VoIP offers a variety of services, all of which have different implementation options. While some services require on-premises hardware, which consists of self maintenance and management, others service options may be provided and maintained by the providers’ off-site hardware/data centers, or even digitally. The second of these modes, designated as managed, hosted, or cloud services, is simple and easy; therefore, it’s generally popular amongst users. Though each option is similar in their general offerings, there are variances to note. The differences between managed and hosted solutions are marginal—as they ultimately require different levels of user involvement. While this could be said regarding cloud and hosted PBX, there are some differences to be aware of.
Hosted PBX refers to service that is offered by a provider that hosts physical servers running users’ services at a separate location. With this, users typically access the service via direct network connection. Simply put, hosted PBX services provide users with full functionality; however, all equipment/hardware is located off of the user’s premises. In doing this, the service is delivered through the internet. Different from this are cloud-based services, more specifically cloud PBX. Generally, cloud PBX refers to hosted services delivered via the Internet. Yes, this sounds almost identical to hosted PBX, but the two should not be confused.
Generally, cloud service is built to increase interconnectivity and expand users’ range of collaboration. In doing this, there is a greater sense of individuality. With a hosted PBX solution, service is scaled to a specific size; therefore, all features are uniform. Inversely, cloud PBX is typically more scalable, resulting in more customizable features on a more individual basis. This being said, users should know the intended use of the system before employing it as each mode has different applications. For example, for a large business, a hosted PBX service would work well to create a uniform service amongst staff. Inversely, for smaller businesses or even residential use, a cloud PBX service would better allow growth and customizability.
Along with intended usage, cloud and hosted PBX have different sustainability. Cloud providers cannot predict usage patterns accurately. Though providers can generally identify patterns, there is no way to predict spikes in usage; therefore, there is no way to ever accurately predict (or scale) users' patterned uses. Subsequently, spikes in usage can greatly impact the cloud service for every user on the shared network. Aside from the volume of usage, storage capacity can be another limiting factor with cloud service. For example, if users have 500GB of hard drive space divided amongst a number of users space is going to fill up quickly.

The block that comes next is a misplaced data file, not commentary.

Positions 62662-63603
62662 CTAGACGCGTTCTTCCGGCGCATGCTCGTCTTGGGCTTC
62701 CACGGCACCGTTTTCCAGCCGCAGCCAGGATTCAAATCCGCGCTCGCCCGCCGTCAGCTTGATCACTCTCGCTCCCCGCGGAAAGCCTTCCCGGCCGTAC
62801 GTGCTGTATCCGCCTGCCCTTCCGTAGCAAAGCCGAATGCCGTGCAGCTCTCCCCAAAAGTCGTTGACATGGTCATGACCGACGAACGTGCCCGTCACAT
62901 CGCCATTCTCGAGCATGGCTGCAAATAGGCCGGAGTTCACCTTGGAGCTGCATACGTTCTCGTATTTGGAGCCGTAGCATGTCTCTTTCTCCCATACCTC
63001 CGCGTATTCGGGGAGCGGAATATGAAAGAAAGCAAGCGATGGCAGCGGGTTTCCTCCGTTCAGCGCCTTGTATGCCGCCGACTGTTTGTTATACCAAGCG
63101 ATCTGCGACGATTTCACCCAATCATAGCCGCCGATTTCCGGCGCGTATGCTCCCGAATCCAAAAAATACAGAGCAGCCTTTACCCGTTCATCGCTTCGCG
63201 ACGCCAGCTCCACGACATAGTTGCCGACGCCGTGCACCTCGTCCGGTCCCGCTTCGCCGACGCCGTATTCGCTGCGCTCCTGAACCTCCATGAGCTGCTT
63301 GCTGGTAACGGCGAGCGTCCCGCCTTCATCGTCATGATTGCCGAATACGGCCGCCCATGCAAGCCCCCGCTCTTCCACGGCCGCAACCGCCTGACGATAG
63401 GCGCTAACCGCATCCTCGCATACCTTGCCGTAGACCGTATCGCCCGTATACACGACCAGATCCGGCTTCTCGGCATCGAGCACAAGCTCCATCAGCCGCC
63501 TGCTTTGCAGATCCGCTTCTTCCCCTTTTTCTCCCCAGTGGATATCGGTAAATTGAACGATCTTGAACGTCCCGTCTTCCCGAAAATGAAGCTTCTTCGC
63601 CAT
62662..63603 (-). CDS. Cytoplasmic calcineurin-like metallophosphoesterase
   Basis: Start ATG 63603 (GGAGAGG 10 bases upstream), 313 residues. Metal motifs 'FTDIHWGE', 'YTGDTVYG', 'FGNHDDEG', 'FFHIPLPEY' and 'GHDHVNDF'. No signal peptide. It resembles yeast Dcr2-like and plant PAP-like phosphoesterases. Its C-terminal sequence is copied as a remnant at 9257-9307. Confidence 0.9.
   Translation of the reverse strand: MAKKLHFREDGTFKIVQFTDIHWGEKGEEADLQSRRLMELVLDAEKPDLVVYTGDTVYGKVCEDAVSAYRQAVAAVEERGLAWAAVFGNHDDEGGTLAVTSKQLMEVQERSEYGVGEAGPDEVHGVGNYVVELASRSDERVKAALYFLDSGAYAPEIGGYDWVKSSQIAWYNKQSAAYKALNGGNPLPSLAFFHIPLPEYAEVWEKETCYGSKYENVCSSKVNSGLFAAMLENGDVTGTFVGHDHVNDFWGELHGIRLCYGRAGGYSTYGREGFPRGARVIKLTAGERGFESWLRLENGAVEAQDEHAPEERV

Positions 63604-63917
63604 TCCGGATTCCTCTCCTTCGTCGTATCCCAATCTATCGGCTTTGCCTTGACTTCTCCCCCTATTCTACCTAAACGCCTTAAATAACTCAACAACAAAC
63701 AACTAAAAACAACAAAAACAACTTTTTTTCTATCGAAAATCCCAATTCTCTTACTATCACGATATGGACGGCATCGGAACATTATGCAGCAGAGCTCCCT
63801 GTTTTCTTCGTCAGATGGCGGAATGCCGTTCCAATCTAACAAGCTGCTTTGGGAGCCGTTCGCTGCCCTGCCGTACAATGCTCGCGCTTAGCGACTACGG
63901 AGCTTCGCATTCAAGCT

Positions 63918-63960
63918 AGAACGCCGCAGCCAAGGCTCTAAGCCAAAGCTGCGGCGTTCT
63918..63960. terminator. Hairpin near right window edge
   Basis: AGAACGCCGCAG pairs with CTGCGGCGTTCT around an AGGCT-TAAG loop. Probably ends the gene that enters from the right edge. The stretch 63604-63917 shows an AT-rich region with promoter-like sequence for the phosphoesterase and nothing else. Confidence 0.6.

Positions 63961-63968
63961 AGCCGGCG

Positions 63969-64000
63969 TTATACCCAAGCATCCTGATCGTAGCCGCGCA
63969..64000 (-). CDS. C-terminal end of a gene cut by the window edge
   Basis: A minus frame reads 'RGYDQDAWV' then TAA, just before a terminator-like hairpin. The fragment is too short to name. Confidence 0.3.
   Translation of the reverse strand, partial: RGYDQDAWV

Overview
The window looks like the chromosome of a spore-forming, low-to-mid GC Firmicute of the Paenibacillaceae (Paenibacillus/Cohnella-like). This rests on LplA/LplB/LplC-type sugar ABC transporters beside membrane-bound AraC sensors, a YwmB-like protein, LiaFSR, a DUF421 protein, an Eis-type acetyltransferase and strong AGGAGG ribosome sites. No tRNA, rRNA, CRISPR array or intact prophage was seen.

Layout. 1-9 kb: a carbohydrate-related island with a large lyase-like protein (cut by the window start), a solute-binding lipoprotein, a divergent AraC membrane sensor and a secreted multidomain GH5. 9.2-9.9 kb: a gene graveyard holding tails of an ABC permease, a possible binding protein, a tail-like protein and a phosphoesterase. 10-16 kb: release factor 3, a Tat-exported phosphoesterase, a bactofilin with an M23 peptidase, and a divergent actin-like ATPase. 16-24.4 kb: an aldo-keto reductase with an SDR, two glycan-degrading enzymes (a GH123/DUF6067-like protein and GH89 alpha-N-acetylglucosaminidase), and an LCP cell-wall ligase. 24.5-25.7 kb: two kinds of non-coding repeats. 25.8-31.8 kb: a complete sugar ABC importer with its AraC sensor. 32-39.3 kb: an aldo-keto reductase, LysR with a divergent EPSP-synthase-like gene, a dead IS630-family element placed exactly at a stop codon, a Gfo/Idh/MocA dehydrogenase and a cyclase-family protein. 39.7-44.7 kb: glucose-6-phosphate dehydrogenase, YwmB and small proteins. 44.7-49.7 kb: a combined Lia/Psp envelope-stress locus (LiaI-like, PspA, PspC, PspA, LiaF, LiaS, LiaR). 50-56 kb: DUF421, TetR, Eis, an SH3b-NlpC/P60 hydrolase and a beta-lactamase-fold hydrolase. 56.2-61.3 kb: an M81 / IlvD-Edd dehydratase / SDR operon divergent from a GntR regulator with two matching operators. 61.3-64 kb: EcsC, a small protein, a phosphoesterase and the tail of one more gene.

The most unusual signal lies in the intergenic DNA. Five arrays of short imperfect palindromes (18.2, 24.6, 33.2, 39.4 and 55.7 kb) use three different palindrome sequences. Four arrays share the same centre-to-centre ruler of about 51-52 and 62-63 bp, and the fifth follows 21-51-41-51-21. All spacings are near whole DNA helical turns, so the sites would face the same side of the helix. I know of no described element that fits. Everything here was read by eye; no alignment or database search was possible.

Pricing is amongst both modes varies also. Neither option requires hardware; therefore, there is cost benefit to start with. Hosted PBX often implores a pay-per-seat model, which requires users to pay for capacity that might never be used. Inversely, cloud PBX typically allows users to pay based on usage; therefore, you pay for what you use. Again, larger businesses with a sizable staff may benefit from hosted PBX as they will undoubtedly need more capacity. On the other hand, smaller businesses and/or residential applications generally have fewer users, and therefore require less capacity. In short, hosted PBX is better suited for users who know they need certain amount of capacity and cloud PBX is better suited for users employing the solution on a touch-and-go basis. Also, as stated above, hosted PBX does not accommodate scalability as cloud PBX does (on-demand); therefore, it may be more expensive to scale a hosted solution.
Both hosted PBX and cloud PBX are quality solutions that operate similarly. The differences ultimately rest in usability, pricing, and interconnectivity; therefore, it’s crucial that users define their intended uses before selecting a service. While each service offers different advantages, hosted PBX is a more reliable service; however, both are ultimately better suited for certain functionalities.